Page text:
4.1.7 Access to Parks

An assessment of accessibility seeks to indicate the areas serviced by city parks and those that are not. This analysis will determine deficit areas where policies can be focused.

Accessibility standards are based upon reasonable walking distances from residents’ homes. It is therefore helpful to confirm, as indicated in the results of the questionnaire in Chapter 3, that the majority of people walk to their local park, as it supports the methodology.

Where possible more sustainable means of travel to parks in Dublin should be encouraged, not only for environmental reasons, but also as there is normally limited car parking available.

Access to Flagship Parks

The distribution and access to flagship parks is illustrated below. A 1km buffer zone, illustrated in yellow, has been provided which indicates a reasonable walking (10 – 20 minutes) or cycling distance to get to flagship parks. Access to these parks is also possible by public and private transport and it was also noted in the questionnaire returns that residents anywhere in the city will use flagship parks.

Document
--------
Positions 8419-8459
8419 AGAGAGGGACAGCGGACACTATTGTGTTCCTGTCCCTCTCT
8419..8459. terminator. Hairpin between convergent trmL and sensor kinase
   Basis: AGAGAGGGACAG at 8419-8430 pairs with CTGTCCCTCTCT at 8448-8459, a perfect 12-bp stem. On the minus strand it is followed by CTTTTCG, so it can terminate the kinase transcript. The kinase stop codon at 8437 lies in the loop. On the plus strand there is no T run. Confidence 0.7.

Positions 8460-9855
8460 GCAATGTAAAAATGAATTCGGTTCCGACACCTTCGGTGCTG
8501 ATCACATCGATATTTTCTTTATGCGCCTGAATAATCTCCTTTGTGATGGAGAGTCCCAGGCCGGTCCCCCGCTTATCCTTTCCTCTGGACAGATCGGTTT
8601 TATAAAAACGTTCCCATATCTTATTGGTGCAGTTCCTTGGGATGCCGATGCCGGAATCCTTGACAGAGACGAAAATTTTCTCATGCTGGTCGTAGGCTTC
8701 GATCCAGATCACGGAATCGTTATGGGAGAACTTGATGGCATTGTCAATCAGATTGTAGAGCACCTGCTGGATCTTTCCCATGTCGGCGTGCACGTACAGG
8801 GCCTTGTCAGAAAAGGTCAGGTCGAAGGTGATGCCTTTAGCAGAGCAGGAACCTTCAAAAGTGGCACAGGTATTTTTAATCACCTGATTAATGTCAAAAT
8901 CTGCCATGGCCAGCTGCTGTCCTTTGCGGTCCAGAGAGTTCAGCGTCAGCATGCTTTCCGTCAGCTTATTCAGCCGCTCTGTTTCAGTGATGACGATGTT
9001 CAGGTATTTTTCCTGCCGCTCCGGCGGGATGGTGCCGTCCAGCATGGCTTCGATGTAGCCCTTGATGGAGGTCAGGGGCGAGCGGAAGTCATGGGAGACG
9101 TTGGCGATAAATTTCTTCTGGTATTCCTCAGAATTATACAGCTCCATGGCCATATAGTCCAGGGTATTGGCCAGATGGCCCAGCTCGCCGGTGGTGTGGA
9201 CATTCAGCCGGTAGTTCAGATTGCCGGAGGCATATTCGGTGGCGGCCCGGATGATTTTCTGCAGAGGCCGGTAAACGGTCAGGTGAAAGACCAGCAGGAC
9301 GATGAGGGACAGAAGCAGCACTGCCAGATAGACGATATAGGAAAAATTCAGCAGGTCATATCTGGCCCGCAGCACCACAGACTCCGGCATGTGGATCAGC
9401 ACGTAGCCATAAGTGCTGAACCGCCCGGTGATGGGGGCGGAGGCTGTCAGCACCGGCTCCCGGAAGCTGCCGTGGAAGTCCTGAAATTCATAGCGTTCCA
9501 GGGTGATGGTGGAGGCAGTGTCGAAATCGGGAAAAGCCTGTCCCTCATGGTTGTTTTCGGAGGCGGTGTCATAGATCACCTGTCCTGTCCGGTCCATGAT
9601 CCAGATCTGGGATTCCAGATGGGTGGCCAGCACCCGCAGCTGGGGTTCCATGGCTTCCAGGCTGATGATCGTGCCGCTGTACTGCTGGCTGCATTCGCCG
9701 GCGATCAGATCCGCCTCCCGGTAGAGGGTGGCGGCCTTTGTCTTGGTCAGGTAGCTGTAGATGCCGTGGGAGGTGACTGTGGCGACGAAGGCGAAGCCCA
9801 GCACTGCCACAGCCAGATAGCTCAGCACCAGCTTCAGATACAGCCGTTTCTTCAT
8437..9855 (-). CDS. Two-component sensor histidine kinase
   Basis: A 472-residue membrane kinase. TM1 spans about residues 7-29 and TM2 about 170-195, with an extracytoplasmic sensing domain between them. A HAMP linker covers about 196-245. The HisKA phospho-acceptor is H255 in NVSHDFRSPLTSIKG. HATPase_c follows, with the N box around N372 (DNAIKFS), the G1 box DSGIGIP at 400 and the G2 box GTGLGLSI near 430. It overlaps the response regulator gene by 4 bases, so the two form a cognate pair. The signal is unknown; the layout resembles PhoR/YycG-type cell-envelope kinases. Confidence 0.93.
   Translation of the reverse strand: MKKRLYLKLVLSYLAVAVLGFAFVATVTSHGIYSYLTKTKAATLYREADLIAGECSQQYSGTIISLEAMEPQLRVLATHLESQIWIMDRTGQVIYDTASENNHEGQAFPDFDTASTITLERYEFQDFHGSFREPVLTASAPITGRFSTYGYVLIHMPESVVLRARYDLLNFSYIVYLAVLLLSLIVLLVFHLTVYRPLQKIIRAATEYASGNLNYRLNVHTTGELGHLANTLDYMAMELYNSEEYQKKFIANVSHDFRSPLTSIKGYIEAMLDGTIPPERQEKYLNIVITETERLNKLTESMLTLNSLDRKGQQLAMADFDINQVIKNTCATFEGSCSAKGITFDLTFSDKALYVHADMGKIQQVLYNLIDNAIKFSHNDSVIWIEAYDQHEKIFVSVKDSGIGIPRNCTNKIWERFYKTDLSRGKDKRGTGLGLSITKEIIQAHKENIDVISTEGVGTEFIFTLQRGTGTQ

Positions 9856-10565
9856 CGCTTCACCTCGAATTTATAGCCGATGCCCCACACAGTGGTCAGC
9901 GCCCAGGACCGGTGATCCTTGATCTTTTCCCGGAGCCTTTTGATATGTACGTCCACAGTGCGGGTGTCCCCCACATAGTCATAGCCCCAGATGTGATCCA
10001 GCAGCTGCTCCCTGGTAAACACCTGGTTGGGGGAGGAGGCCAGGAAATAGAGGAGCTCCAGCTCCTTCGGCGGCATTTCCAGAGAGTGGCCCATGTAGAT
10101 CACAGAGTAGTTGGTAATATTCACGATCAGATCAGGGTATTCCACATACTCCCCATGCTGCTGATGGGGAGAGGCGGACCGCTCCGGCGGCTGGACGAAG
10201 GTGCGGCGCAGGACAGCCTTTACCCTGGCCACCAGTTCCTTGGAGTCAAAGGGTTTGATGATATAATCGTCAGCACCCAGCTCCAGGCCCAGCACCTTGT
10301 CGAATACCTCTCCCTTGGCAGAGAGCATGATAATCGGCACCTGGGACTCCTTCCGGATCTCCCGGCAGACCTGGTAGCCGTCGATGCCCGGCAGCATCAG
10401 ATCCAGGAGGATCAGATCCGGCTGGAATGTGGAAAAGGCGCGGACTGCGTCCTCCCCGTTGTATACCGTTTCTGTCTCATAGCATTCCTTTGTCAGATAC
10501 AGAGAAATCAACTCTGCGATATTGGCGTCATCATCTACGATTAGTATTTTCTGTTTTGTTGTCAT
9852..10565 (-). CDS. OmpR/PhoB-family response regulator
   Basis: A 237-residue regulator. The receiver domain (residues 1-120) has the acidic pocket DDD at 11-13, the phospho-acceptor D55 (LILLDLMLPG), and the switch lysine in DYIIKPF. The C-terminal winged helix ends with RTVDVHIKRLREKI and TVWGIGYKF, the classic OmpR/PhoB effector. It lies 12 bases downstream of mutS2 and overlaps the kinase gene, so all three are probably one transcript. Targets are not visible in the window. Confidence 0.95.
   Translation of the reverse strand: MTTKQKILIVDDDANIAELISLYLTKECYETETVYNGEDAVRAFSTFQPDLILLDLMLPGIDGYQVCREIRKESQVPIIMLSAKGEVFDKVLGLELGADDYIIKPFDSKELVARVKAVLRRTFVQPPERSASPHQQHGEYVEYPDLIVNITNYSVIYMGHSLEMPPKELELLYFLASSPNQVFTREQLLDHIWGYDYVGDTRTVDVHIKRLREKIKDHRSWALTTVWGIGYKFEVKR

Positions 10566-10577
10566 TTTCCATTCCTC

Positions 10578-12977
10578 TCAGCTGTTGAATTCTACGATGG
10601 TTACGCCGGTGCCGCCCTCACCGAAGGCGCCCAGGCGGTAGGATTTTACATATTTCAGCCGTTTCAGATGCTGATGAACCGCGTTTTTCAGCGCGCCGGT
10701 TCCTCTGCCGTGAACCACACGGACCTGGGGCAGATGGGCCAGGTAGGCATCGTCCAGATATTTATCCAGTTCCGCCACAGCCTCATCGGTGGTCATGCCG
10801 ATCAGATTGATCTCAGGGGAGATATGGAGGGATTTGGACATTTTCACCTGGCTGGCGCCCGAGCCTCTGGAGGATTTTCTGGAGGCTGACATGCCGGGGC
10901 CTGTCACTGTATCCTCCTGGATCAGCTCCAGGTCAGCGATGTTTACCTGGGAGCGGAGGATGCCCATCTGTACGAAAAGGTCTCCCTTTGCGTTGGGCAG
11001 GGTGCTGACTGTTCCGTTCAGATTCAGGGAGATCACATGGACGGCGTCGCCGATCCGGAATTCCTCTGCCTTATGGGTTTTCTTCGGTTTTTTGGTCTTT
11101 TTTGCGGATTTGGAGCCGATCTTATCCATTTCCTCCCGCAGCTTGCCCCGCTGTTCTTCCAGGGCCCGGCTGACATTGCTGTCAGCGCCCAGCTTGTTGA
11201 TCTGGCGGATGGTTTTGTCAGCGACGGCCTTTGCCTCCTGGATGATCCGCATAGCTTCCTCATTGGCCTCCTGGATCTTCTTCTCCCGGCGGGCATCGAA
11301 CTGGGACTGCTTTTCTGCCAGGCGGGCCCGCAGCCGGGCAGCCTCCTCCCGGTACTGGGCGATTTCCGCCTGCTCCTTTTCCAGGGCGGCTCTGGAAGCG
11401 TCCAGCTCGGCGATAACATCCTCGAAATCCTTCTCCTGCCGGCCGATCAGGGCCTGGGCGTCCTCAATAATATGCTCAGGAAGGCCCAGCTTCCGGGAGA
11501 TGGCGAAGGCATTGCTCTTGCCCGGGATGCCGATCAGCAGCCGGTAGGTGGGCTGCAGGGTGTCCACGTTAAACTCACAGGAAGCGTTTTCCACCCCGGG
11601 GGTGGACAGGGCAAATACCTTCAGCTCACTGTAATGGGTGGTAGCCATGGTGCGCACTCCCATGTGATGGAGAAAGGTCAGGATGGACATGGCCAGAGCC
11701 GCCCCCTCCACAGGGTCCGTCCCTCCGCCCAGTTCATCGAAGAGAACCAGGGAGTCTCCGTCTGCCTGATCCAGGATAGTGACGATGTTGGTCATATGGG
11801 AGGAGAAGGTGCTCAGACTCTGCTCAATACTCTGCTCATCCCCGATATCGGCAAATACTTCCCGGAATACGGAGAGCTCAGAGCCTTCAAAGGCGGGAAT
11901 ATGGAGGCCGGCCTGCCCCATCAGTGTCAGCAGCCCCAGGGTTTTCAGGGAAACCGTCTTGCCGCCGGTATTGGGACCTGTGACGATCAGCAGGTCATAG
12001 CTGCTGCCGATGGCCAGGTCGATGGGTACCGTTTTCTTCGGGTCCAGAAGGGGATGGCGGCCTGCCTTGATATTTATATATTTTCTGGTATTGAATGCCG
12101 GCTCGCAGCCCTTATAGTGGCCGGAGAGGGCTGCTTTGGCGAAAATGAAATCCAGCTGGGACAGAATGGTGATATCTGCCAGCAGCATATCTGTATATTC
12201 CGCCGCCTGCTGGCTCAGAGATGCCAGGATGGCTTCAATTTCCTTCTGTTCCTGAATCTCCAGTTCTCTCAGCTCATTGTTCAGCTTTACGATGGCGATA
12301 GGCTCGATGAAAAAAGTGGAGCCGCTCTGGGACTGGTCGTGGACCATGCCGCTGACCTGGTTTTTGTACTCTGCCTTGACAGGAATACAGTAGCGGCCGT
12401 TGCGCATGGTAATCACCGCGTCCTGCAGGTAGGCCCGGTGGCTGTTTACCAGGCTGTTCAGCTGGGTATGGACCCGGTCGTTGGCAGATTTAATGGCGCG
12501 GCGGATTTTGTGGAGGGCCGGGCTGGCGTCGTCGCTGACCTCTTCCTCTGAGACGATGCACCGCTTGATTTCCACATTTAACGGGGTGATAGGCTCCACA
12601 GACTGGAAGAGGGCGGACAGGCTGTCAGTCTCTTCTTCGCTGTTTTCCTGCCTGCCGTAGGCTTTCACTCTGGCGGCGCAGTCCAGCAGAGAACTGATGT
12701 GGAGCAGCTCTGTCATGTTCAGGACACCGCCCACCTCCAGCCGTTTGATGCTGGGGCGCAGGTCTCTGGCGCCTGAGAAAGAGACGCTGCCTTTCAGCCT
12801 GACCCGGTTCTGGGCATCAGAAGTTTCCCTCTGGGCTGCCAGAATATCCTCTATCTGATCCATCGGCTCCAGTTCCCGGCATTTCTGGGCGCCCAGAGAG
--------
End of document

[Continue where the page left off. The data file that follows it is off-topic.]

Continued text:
It can be seen in the plan that flagship parks are clustered in the centre of the city and along the north coastal area. Key deficit areas are prominent in the North West, North Central, South Central and to a lesser extent in the South East management areas.

To address the deficit an upgrading programme is proposed. This long-term objective will upgrade a number of existing community grade parks to flagship status (see table below).

Overall this will bring the provision of flagship parks from the current provision of 13 to 17. This will bring new flagship parks to peripheral areas and elevate the overall quality of city parks to a higher standard reflecting Dublin’s position as a

capital city and an international city. Under this strategy it is proposed to focus on upgrading two parks to flagship status.

Access to existing Flagship parks


Proposed Flagship Park



Mountjoy Square


A Georgian period park that requires historic landscape reconstruction in accordance with its conservation study proposals.

North Centra

Fairview Park

An original tidal mud flat before reclamation and development into a park in the 1920s.

North West

Albert College Park

The park originally was the home of an agricultural and horticultural college and named after Prince Albert in the 1850s.